Will.

Offline oNyx

JGO Coder


Medals: 1


pixels! :x


« Reply #43 - Posted 2005-06-11 09:17:57 »

Well, a Radeon 8500/9100 can only do 1.3 Sad

Next time you buy a card... remember that ATI are those guys with the crappy drivers.

弾幕 ☆ @mahonnaiseblog
Offline princec

JGO Kernel


Medals: 284
Projects: 3
Exp: 16 years


Eh? Who? What? ... Me?


« Reply #44 - Posted 2005-06-11 11:56:42 »

A remarkable number of Macs only have GL1.1 in them. In GL one should always provide a fallback 1.1 rendering path.

Cas Smiley

Offline Markus_Persson

JGO Wizard


Medals: 12
Projects: 19


Mojang Specifications


« Reply #45 - Posted 2005-06-11 14:08:30 »

When they include direct x, they include the installation on the cd. They don't embed it into the game.

True (mostly), but if the games are downloadable, they typically develop for ancient versions of DirectX that came with the operating system or were most likely installed by some other game within the last 3 years.  Check out the web downloadable games developer sites, like Indie Gamers, there are endless dicussions about this topic.

So what you're saying is that if you're going to make a small game, you should develop for a technology that the users already have instead rather than to bundle it with your app or forcing the user to download it? [1]
Which is kinda my point. If you're going to make a tiny "casual" game, don't develop it in Java or C# using opengl 1.4 for the rendering.. develop it in flash.
I realize a lot of the people here[2] love java and want to use it in everything they do, and that's fine. But that doesn't mean it's the right thing to do.

[1] Yes, I'm twisting your words a bit, but not much. =)
[2] Myself included.

Play Minecraft!
Offline princec

JGO Kernel


Medals: 284
Projects: 3
Exp: 16 years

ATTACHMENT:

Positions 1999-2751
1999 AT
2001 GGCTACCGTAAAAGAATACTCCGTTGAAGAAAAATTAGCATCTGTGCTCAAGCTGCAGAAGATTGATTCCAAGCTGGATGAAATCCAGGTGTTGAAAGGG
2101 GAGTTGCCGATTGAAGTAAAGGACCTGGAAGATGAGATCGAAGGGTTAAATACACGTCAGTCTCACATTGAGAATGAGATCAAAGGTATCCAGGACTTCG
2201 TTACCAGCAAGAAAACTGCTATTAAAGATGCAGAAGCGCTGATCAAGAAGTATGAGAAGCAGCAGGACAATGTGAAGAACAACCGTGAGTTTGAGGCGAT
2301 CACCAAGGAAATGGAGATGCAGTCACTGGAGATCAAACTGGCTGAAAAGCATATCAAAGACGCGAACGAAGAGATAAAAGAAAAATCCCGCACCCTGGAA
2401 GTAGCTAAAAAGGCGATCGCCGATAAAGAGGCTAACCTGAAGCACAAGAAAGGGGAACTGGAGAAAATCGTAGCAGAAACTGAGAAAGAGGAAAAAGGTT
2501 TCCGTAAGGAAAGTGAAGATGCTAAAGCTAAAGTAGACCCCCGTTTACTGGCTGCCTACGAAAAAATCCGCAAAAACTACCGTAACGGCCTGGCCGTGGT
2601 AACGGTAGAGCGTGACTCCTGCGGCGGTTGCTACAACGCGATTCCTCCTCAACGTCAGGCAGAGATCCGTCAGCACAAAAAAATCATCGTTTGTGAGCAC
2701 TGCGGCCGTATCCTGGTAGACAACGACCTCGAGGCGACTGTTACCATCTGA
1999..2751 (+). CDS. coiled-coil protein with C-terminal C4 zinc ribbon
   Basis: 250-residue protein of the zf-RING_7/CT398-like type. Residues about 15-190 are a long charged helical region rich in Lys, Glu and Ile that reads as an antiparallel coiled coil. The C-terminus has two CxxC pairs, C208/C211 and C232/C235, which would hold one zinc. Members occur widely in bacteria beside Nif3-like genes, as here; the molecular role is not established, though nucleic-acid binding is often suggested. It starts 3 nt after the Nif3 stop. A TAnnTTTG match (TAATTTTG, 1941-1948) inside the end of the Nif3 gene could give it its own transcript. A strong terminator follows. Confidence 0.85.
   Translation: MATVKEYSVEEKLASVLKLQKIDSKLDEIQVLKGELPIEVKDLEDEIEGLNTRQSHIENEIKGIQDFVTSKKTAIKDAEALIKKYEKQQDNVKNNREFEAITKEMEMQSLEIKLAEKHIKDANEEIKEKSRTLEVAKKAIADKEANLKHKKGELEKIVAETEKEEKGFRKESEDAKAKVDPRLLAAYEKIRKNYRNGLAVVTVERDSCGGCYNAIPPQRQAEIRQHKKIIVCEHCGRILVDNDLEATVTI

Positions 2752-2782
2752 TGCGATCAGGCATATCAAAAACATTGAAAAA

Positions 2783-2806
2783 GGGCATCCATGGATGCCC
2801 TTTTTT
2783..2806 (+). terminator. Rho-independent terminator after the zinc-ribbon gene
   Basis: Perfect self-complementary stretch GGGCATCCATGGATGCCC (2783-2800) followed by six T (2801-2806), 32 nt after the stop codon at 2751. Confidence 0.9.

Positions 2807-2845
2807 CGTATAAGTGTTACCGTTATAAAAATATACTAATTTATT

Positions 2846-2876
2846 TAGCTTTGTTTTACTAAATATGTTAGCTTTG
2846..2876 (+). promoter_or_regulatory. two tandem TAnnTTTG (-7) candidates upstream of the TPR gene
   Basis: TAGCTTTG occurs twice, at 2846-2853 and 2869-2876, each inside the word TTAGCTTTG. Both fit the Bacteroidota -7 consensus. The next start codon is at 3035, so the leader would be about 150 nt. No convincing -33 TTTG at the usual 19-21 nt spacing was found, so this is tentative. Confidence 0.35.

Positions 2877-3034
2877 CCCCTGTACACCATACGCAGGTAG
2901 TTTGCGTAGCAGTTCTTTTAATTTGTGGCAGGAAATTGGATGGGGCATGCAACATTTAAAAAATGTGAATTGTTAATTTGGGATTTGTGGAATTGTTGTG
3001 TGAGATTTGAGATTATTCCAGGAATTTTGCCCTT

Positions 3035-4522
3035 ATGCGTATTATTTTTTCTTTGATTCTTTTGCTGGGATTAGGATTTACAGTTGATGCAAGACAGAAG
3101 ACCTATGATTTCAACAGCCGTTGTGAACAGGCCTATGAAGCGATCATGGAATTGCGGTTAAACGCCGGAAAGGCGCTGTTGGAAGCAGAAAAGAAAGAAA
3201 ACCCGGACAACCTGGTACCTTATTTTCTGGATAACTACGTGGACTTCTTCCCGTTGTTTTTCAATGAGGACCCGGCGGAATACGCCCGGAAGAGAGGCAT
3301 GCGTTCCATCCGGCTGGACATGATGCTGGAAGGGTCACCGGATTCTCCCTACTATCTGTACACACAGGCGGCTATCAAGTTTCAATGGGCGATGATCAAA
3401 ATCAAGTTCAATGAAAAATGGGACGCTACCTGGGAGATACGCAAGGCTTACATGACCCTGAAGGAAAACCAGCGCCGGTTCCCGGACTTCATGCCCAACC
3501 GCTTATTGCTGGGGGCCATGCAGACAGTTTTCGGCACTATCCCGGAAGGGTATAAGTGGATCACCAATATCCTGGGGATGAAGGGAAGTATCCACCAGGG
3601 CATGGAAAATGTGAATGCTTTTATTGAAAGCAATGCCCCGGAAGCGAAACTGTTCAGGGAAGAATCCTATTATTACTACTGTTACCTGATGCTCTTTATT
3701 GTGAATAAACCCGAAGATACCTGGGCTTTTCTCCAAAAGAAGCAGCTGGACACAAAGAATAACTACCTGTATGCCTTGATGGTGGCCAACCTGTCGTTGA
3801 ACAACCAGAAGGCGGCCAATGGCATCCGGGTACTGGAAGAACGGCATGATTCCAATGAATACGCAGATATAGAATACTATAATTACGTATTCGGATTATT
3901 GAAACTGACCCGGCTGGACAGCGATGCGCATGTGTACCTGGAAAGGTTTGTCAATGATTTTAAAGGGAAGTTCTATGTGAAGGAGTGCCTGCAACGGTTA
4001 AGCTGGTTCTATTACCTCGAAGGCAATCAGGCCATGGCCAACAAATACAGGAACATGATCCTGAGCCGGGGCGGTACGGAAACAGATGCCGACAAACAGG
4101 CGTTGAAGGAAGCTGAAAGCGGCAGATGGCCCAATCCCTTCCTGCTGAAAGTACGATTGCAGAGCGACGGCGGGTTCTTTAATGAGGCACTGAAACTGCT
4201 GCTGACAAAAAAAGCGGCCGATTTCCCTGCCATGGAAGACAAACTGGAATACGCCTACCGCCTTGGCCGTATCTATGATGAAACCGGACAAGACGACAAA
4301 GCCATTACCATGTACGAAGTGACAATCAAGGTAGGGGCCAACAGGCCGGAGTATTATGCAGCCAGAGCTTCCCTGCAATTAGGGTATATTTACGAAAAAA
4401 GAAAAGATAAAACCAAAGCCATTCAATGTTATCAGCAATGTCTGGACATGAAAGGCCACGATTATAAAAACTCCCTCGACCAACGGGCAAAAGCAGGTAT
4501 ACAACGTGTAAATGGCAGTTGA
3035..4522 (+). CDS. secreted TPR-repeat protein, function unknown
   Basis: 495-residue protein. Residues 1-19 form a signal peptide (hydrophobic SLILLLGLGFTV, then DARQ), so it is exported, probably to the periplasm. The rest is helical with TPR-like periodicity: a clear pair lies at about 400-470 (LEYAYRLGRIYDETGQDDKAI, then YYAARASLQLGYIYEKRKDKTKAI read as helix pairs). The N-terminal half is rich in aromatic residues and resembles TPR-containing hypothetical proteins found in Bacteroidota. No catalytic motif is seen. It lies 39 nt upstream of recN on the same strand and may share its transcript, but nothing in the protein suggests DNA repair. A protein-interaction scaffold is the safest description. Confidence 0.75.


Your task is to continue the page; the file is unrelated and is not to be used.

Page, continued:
Eh? Who? What? ... Me?


« Reply #46 - Posted 2005-06-11 14:52:21 »

What's the definition of "tiny" though eh?

Cas Smiley

Offline Markus_Persson

JGO Wizard


Medals: 12
Projects: 19


Mojang Specifications


« Reply #47 - Posted 2005-06-11 16:14:53 »

Games that people would normally expect to be able to play for free as a flash game.

Play Minecraft!
Offline Vorax

Senior Member


Projects: 1


System shutting down in 5..4..3...


« Reply #48 - Posted 2005-06-11 18:09:06 »

How about  this is as a compromise - build an embedded and non-embedded  - Then leave it up to the users: 

Full Install  - 8.4MB - If you don't have Java 1.4.2 installed or your unsure, use this link
Game only - 5.1MB - If you have Java 1.4.2 installed

Either way, I still don't see what the big deal is.  If you run games (and even other types of software), your hard drive is full of duplicated code.  Many C++ games are developed using standard engines, libraries and API's, should they all start using common external .dlls for those?  Do you think they actually would?  Why should the C/C++ guys get it easy while we invent new ways to complicate the users experience all to save a bit of disk space? 

Hard drive space is cheap - most people are oblivious to the amout of duplicated code they get from C/C++ games.  Why would they care any more about duplicated runtime code from Java?  This is an issue the Java community created, not the users.

Offline William Denniss

JGO Coder


Projects: 2


Fire at will


« Reply #49 - Posted 2005-06-12 09:03:51 »

good point regarding C games.  Often when C programs do share code, you get a case where upgrading one app has the potential to break another.

What if you tried to detect the java plugin?  No plugin means the Full Game gets a more prominent place.  Plugin detected means the Game Only option is more prominently presented.

Will.

Offline blahblahblahh

JGO Coder


Medals: 1


http://t-machine.org


« Reply #50 - Posted 2005-06-12 12:53:06 »

Full Install  - 8.4MB - If you don't have Java 1.4.2 installed or your unsure, use this link
Game only - 5.1MB - If you have Java 1.4.2 installed

But when you use webstart (on windows only) you can semi-automatically installs the JVM if needed by redirecting you to the Sun java download page - so ... why isn't the java 1.4.2 link the "if you're unsure" ?

(find a machine without java and try and play any game on JGF...)

Quote